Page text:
This picture is not photoshopped.
What you’re looking at is Bioluminescent Phytoplankton (food for fish and whales) washing up on the shores of Vaadhoo Island in the Maldives.
Bioluminescence is the emission of light from an organism. Fireflies, glow worms and plankton all have bioluminescent capabilities. Luminescence occurs when micro-organisms, called dinoflagellates, are disturbed in water leaving a trail of neon blue.
Several factors are needed for the bioluminescence to occur: red mangrove trees surround the water (the organisms feed off the dead leaves), a lack of modern development around the bay, cool enough and deep enough water.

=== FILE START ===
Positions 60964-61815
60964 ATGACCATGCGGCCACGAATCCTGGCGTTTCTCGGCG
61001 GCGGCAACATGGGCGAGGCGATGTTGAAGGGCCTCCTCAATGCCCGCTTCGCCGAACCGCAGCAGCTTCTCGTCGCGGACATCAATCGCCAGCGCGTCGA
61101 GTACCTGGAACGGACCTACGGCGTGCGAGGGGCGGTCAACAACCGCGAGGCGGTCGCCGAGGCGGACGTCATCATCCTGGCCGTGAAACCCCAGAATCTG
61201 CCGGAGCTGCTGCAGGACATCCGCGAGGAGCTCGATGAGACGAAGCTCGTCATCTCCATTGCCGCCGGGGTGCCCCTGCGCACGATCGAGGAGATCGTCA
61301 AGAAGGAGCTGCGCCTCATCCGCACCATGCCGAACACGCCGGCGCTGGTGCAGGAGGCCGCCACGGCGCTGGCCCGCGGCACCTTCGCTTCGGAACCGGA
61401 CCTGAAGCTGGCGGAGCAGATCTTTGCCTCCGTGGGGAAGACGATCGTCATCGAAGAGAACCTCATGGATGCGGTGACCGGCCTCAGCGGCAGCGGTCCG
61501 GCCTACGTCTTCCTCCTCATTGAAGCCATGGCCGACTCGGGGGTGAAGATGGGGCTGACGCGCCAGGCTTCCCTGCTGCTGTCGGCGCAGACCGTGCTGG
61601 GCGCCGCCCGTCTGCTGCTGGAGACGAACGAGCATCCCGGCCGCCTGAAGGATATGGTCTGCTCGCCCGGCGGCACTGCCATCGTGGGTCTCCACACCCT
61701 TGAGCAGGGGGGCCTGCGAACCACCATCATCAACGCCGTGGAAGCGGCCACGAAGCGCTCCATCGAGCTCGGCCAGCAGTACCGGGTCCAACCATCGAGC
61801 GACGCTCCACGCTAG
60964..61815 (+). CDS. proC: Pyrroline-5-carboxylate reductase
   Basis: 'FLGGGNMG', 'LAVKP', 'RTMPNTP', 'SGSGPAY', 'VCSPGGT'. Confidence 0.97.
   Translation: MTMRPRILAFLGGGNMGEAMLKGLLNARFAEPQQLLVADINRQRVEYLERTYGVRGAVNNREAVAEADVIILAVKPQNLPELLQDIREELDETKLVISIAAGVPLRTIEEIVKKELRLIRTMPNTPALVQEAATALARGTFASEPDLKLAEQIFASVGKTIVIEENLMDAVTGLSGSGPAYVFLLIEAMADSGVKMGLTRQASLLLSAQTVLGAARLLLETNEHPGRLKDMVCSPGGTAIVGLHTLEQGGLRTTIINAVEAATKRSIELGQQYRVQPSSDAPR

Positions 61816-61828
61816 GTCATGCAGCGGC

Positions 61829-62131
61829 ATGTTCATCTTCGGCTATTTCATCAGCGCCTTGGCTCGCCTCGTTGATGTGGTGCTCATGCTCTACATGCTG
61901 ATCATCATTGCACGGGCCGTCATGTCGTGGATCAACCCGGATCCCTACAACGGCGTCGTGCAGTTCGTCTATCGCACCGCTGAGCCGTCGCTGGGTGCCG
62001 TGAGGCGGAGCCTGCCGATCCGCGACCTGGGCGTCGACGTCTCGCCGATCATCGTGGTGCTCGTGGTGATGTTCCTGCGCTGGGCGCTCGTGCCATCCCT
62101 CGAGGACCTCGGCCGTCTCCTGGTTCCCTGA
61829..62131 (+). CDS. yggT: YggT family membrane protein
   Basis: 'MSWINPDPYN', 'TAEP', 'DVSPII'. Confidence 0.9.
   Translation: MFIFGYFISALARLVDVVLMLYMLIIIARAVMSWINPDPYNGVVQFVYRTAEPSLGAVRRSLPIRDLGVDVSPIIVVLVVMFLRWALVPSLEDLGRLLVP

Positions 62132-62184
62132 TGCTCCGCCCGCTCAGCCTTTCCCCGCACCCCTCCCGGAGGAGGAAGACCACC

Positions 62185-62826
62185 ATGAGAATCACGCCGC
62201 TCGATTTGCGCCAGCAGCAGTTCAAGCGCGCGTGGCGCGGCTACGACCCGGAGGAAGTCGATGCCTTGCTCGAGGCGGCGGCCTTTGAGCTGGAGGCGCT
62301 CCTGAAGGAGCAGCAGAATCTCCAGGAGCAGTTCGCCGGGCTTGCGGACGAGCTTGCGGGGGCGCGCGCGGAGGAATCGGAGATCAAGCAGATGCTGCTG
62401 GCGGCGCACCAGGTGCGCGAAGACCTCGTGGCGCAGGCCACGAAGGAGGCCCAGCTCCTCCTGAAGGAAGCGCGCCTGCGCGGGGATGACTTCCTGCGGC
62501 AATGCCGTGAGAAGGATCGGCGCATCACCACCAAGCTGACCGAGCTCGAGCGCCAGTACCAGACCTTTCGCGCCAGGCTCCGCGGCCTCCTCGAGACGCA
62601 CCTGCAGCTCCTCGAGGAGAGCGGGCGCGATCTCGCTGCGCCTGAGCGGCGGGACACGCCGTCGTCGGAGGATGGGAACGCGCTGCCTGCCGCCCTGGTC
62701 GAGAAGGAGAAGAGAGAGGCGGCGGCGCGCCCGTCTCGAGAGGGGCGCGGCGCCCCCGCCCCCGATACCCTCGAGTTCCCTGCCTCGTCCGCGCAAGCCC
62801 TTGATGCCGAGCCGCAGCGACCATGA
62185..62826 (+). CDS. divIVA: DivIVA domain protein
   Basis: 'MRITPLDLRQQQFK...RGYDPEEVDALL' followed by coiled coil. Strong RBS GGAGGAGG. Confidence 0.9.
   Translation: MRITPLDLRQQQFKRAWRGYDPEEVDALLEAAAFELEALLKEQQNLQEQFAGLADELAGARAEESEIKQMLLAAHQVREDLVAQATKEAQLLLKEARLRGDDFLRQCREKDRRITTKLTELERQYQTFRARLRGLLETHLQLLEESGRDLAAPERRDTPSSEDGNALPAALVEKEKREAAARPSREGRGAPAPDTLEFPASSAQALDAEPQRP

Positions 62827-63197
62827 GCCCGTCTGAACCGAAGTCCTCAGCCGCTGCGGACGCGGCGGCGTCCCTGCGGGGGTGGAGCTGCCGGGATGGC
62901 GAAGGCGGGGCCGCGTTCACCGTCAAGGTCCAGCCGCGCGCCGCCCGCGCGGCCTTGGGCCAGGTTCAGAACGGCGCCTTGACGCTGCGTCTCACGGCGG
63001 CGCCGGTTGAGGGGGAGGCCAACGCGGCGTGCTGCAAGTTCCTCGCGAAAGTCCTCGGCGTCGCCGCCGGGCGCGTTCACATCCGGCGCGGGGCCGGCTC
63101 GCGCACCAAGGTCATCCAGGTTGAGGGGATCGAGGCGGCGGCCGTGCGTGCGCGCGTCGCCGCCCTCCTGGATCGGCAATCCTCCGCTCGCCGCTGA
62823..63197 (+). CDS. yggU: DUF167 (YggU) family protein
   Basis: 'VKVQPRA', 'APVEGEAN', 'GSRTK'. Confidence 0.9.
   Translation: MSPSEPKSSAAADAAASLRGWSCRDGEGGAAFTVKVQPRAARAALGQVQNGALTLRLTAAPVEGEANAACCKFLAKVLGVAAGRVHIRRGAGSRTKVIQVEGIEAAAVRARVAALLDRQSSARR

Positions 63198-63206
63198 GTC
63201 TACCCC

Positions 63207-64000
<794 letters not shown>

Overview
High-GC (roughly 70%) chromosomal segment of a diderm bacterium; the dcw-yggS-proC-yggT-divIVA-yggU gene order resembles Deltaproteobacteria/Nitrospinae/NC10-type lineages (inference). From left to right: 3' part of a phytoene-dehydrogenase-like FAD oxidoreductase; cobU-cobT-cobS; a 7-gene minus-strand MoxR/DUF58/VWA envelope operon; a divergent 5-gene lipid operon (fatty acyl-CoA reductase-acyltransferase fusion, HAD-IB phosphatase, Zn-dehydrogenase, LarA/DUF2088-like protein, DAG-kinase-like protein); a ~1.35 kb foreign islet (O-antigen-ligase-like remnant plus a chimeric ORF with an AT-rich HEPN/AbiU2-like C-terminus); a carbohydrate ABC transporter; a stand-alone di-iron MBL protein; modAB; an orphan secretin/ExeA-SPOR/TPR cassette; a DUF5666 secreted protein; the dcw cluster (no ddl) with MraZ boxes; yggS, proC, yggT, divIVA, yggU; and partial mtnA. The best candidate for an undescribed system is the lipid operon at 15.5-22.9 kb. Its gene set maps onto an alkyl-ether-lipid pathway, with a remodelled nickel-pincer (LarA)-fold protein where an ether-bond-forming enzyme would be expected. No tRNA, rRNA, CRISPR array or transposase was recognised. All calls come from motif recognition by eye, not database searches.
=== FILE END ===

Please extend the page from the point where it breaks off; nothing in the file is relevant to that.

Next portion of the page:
Here is some plankton that has washed up on the beach …
Mosquito Bay in Vieques, Puerto Rico, is generally considered to be the largest and brightest bioluminescent bay in the world. A small channel to the ocean keeps the dinoflagellates in the bay.
This small channel is actually the work of colonial Spanish ships’. When they first encountered this neon phenomenon in the water, they were convinced it was the devil’s doing and tried to block the ocean’s waters from entering the bay by dropping huge boulders in the channel. By doing this, they actually preserved this amazing sight even better than nature could have…
Via Lost at E Minor